Investors in Valero Energy (NYSE:VLO) are cautiously optimistic after the largest US independent refining company saw a decent jump in its first-quarter earnings on the back of solid refining margins and a better performance at its ethanol business.
Despite a strong run-up in recent years, shares might still offer value, as the industry appears to have become structurally more attractive amidst the shale energy revolution.
Valero generated first-quarter revenues of $33.66 billion, up just 0.6% compared to last year. Revenues for Valero can be quite volatile, depending on oil prices, and they don't necessarily reflect operating strength or weakness in the business.
Operating earnings rose by 27.2% to $1.35 billion, for operating margins of just 4.0% of total revenues. This operating earnings growth spurred net income growth, as earnings advanced to $828 million, with earnings per diluted share rising to $1.54.
Ethanol Drives Incremental Growth
Earnings were driven by the refining segment again, with operating earnings increasing modestly from $1.21 to $1.28 billion. Earnings growth was driven by throughput margins, which were up by thirty-one cents to $10.90 per barrel.
However, operating earnings per barrel rose by just a penny to $5.26 per barrel on higher costs. Higher processed volumes, which rose from 2.57 million barrels to 2.70 million barrels, drove the real earnings growth. Operating 16 refineries which have a total combined capacity of 2.9 million barrels per day makes Valero the largest independent US refinery.
Yet, it was the ethanol business which drove incremental earnings, as the unit reported operating earnings of $243 million, compared to just $14 million last year. Valero's 10 ethanol corn plants have the capacity to produce 1.2 billion gallons per year, or roughly 78,000 barrels per day.
With the retail segment no longer contributing to Valero after the company divested a majority stake in the newly-formed company, Valero lost $42 million in operating earnings as contributed last year.
While Valero's results are inherently volatile due to changing oil prices and even more volatile refining margins, the company has committed itself to pleasing investors. To illustrate just how slim Valero's margins are, just check out last year's results. In 2013, Valero posted a $2.7 billion profit on $138.1 billion in revenues.
Recently, it hiked its dividend by 25% to $0.25 per quarter, which provides investors with a 1.8% dividend yield. This has been accompanied by a modest pace of share repurchases.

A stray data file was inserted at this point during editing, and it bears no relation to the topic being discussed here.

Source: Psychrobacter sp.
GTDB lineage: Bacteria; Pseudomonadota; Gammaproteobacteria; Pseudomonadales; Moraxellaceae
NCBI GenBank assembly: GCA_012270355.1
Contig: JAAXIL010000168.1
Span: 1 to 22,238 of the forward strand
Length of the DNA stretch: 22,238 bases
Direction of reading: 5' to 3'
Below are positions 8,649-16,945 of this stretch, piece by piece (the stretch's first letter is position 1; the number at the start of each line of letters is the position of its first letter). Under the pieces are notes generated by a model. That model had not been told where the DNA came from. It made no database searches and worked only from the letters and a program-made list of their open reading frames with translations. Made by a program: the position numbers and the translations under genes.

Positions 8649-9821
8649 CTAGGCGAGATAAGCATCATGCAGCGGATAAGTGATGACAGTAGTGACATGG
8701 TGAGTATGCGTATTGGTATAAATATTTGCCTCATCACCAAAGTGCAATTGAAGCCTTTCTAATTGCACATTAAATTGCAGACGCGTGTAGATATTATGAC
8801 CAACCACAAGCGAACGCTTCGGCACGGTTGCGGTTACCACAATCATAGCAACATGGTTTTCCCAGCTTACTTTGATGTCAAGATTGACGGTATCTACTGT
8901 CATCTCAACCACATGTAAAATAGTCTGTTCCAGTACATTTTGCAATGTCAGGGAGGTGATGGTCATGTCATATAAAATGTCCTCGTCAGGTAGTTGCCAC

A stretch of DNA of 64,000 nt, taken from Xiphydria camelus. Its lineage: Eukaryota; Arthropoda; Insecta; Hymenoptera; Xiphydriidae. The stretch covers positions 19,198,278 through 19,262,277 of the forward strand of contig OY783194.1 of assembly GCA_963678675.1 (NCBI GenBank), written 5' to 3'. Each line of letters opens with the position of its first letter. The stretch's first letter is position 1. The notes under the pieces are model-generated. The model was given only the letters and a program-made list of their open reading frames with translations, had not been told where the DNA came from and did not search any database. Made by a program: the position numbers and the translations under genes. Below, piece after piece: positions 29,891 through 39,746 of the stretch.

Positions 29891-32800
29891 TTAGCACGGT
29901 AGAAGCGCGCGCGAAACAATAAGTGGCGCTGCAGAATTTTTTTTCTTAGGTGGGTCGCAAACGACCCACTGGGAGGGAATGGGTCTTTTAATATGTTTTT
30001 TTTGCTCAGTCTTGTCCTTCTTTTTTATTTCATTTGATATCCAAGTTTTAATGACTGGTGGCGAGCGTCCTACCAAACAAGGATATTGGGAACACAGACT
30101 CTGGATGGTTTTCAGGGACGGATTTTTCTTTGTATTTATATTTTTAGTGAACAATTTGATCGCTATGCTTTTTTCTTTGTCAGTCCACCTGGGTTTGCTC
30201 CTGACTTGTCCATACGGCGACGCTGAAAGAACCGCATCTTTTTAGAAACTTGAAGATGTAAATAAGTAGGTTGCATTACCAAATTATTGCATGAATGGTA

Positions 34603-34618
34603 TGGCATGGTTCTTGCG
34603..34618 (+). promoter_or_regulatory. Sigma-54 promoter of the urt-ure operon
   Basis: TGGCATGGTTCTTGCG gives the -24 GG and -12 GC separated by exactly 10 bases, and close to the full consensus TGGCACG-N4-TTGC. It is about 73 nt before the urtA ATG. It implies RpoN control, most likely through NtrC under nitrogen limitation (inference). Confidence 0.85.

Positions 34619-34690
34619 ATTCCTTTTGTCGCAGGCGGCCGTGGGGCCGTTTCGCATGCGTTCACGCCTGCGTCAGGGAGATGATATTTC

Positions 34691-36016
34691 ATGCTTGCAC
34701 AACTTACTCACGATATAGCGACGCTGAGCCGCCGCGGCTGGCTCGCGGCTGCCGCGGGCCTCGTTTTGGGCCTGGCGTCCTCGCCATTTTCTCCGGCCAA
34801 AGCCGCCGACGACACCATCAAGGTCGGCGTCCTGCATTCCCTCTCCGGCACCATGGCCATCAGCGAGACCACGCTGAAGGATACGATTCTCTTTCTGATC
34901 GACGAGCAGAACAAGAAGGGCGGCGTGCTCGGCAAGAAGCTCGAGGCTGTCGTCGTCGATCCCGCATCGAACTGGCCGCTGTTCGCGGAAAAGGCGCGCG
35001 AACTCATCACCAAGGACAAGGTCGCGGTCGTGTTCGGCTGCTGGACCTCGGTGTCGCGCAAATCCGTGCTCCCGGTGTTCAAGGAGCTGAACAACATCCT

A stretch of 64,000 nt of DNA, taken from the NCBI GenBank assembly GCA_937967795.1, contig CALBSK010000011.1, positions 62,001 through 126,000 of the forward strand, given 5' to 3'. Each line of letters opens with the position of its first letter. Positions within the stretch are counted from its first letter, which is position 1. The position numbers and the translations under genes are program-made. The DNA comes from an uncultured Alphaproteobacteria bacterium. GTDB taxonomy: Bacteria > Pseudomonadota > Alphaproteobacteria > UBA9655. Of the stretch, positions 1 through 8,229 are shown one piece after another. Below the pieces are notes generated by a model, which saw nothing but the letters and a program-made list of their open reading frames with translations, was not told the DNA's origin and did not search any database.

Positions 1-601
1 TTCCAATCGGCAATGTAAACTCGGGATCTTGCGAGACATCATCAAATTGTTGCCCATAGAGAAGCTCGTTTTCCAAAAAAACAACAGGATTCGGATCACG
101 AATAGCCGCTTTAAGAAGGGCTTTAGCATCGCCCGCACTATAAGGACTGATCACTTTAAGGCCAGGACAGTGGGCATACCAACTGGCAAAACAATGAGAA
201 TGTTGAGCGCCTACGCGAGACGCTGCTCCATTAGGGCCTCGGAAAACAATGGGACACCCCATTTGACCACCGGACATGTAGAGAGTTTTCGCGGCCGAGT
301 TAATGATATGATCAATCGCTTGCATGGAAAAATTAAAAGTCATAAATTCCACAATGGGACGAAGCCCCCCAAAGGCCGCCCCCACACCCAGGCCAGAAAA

The company holds $3.65 billion in cash and equivalents on its balance sheet to maintain financial flexibility, although little over $750 million is held in the name of Valero Energy Partners LP. Total debt stands at $6.56 billion, resulting in a roughly $3.7 billion net debt position.
At $57 per share, the company is valued at just over $30 billion, or roughly 11 times 2013's earnings. While earnings are cyclical, it is not unthinkable to see earnings increase further in 2014 amidst structurally improved market fundamentals.
Valero Has Developed A Focused Strategy In Recent Years
Long-term investors have seen the full boom and bust cycle. Shares traded in their mid-seventies by 2007 to fall to lows in their mid-teens during the recession, after which shares have nearly quadrupled again to current levels in the high fifties.
The biggest drivers behind the recovery of its shares is the recovery of the US economy, and of course, the shale oil revolution, which is pushing up the spread between WTI and Brent oil, creating big tailwinds for Valero. Continued prospects for a strong US energy market, the focus on shareholder value and focus on its core operations are all driving results.
An example of its focused strategy, Valero has created a master limited partnership, including many logistics and transportation assets. Valero Energy Partners LP (NYSE:VLP) was incorporated in September of last year. At the moment, Valero still holds a nearly 69% stake in the business.
Last year has been busy for Valero, as it divested a majority stake in CST Brands (NYSE:CST) in May last year. All in all, Valero received roughly $1 billion in net proceeds. The company still holds a 20% stake in the business valued at roughly $500 million at the moment.
Valero is benefiting from two major trends. For starters, it is becoming increasingly focused, while many refinery businesses are just side-businesses for oil majors who close old refineries or divest them. Earlier, ConocoPhillips (NYSE:COP) has divested its downstream assets in a new highly successful company called Phillips 66 (NYSE:PSX). Other energy companies are contemplating or have made similar moves in recent times.
This focus and Valero's large scale is important, with the network effect of owning multiple refineries and transportation assets thereby allowing Valero to process crude in the most cost-effective way. Furthermore, the historically troubled ethanol business should be able to benefit from a much more solid export market going forward.
For now, the stock offers excellent value at 11 times last year's earnings and after showing solid earnings growth in the first quarter of this year. This puts the forward price-earnings ratio below 10. Combined with fair and increasing shareholder payouts, a solid growth strategy and superior execution, better days might be ahead.
Note that in the medium term, shares can undoubtedly remain very volatile. Despite improved prospects, Valero operates in a cyclical industry.
Disclosure: I have no positions in any stocks mentioned, and no plans to initiate any positions within the next 72 hours. I wrote this article myself, and it expresses my own opinions. I am not receiving compensation for it (other than from Seeking Alpha). I have no business relationship with any company whose stock is mentioned in this article.